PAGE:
Baptism or Immersion?

Baptismal site at the Jordan river

Baptism or Immersion? – The Old Covenant Background and the New Covenant Application

(Bible quotes have been taken from the Tree of Life Version, which evokes a Jewish flavour with its use of certain significant words and expressions)

As Christians, we generally think baptism is unique to our faith, and that it started when John the Baptist went around the wilderness of Judea calling people to repent and turn back to God. In reality, baptism is a biblical ritual that has been practiced regularly by all of Israel since the time of Moses.

The word baptism comes from the Greek word baptizo, which means a thorough change of condition accomplished through immersion, meaning the submersion of the whole body in water. That’s why some Christian traditions, including early Baptists, have used the name John the Immerser instead of John the Baptist. It’s an apt title, as it conveys the act of going underwater much more clearly than the transliterated word baptism.

That act of going underwater was a crucial part of life in biblical Israel long before the time of Jesus. Let’s take a look at the role it played. But first, here are a few relevant words in Hebrew.

The word for total immersion is tevilah, and the place where the immersion is carried out is called mikvah, which means gathering of waters. Interestingly, mikvah has the same Hebrew root letters as the word for hope, giving it a spiritual significance.

The law of Moses commanded immersion for ritual purification: tevilah marks a change from being tamay (impure or unfit for the presence of God) to being tahor (pure). It was required in a range of life events:

  • Men who entered the Temple had to pass through the mikvah. Without the Temple, ultra-Orthodox Jewish men in modern times enter the mikvah before Sabbath (Shabbat in Hebrew). Some even do so every day before their morning prayers.
  • Anyone who became ritually unclean through contact with a dead or diseased person had to be immersed in water before re-entering the Temple (Leviticus 14: 1-4,7,9).
  • A tevilah was to take place when a leper had been declared healed by the priest. That is why Jesus asked the ten lepers in Luke 17 to go show themselves to the priest so that, after the immersion, they could return to the community.
  • A woman who completed her menstrual cycle needed to be immersed before resuming sexual relations with her husband (Leviticus 15:19-24).
  • Today, one of the most widely practiced uses of the mikvah is in the pre-wedding preparation of the bride and the groom. It is a way of becoming ritually pure before the marriage.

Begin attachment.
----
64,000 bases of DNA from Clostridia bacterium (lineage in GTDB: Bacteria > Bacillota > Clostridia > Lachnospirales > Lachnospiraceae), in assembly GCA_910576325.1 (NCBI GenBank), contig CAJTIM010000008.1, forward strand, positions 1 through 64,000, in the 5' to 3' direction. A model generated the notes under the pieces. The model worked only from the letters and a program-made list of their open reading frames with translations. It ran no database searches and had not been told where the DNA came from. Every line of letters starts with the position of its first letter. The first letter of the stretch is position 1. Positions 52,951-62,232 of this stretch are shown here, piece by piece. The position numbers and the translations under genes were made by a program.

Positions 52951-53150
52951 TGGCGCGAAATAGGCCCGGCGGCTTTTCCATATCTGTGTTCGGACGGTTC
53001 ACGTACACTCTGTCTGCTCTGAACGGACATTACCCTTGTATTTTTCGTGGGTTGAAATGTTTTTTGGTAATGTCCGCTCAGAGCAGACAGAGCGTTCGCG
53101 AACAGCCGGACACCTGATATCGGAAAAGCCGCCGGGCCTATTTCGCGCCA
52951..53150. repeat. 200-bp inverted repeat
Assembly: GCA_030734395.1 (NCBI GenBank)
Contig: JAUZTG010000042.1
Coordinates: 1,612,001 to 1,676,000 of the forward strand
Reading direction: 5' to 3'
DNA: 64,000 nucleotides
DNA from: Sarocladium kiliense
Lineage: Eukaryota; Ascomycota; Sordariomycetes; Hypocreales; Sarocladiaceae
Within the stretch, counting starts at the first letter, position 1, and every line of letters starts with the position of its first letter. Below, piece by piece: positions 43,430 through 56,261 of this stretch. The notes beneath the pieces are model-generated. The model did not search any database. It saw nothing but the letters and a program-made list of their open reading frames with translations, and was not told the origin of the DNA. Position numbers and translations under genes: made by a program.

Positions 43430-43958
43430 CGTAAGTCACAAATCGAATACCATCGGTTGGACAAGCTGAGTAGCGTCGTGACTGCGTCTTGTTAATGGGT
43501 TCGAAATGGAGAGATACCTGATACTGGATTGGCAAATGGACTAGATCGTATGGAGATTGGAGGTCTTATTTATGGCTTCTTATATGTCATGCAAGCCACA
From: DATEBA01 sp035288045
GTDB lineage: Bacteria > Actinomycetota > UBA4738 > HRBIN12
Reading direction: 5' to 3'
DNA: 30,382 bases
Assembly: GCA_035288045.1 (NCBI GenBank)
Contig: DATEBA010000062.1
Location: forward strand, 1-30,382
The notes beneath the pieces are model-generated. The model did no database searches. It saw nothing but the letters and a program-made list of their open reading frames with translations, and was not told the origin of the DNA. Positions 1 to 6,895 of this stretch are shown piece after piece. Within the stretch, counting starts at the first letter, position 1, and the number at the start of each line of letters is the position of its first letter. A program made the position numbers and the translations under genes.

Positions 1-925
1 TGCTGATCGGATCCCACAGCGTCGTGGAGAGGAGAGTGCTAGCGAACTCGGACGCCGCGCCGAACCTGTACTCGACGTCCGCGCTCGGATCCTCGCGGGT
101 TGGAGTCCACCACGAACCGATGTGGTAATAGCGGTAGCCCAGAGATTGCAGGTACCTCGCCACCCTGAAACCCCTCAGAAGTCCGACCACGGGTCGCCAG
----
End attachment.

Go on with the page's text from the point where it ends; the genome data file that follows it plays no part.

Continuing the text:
To us as Christians, the mikvah is significant for a number of reasons, which come directly from the Jewish understanding of tevilah. First and foremost, the mikvah symbolises spiritual cleansing. The Apostle Peter tells us:

Immersion now brings you to safety—not the removal of dirt from the flesh, but a pledge to God of a good conscience—through the resurrection of Messiah Yeshua.

(1 Peter 3:21)

The Prophet Ezekiel also uses the symbol of cleansing waters for spiritual renewal:

Then I will sprinkle clean water on you and you will be clean from all your uncleanness and from all your idols.

(Ezekiel 36:25)

The term born again is also related to immersion and has Jewish implications. According to the Talmud, the Jewish oral law, when a Gentile man wants to convert to Judaism, he must go through circumcision and immersion, while a woman needs to only be immersed. When Gentile converts go down into the waters of mikvah, they leave behind their pagan ways and come out of the water as a new-born child. In Judaism, the mikvah is symbolic of the mother’s womb, which is called rechem in Hebrew. This comes from the same root as the Hebrew word for mercyrahamah. So, in a sense, immersion is like re-entering the womb, the place of mercy, and emerging from the waters is like being born again. Does the analogy sound familiar to the story of Nicodemus meeting Jesus in John 3?

Immersion in a mikvah also represents death and resurrection, and here we are on familiar ground. When we are immersed into Jesus/Yeshua, we will rise up to a new life. Paul gives a good explanation of this in Romans 6:3-4:

Or do you not know that all of us who were immersed into Messiah Yeshua were immersed into His death? Therefore, we were buried together with Him through immersion into death—in order that just as Messiah was raised from the dead by the glory of the Father, so we too might walk in newness of life.

As already mentioned, the word mikvah has the same root letters as the word hope. When believers are immersed in the waters of the mikvah, they have the hope of a new life, a new beginning in Jesus. The Apostle Paul speaks about this hope a lot in his letters, encouraging believers to hold on to their faith in Jesus.

Finally, coming back to John the Baptist/Immerser – his message was clear:

Turn away from your sins, for the kingdom of heaven is near! 

(Matthew 3:2)

People responded to his call: “Confessing their sins, they were being immersed by him in the Jordan River” (Matthew 3:6). John’s message of ‘turn and repent’ is the message of teshuvahthe Hebrew word for the return to God. This is the message that sounds through both the Old Covenant and the New Covenant.

Jesus’ final words of instruction make it evident that tevilah/immersion plays a significant part in making all the Gentile nations into disciples (talmidim in Hebrew) of the Jewish Messiah.

Go therefore and make disciples of all nations, immersing them in the name of the Father and the Son (Yeshua) and the Holy Spirit (Ruach ha-Kodesh) …

(Matthew 28:19)

May we all experience great joy as we are cleansed and transformed by the Holy Spirit, having gone through the waters of immersion.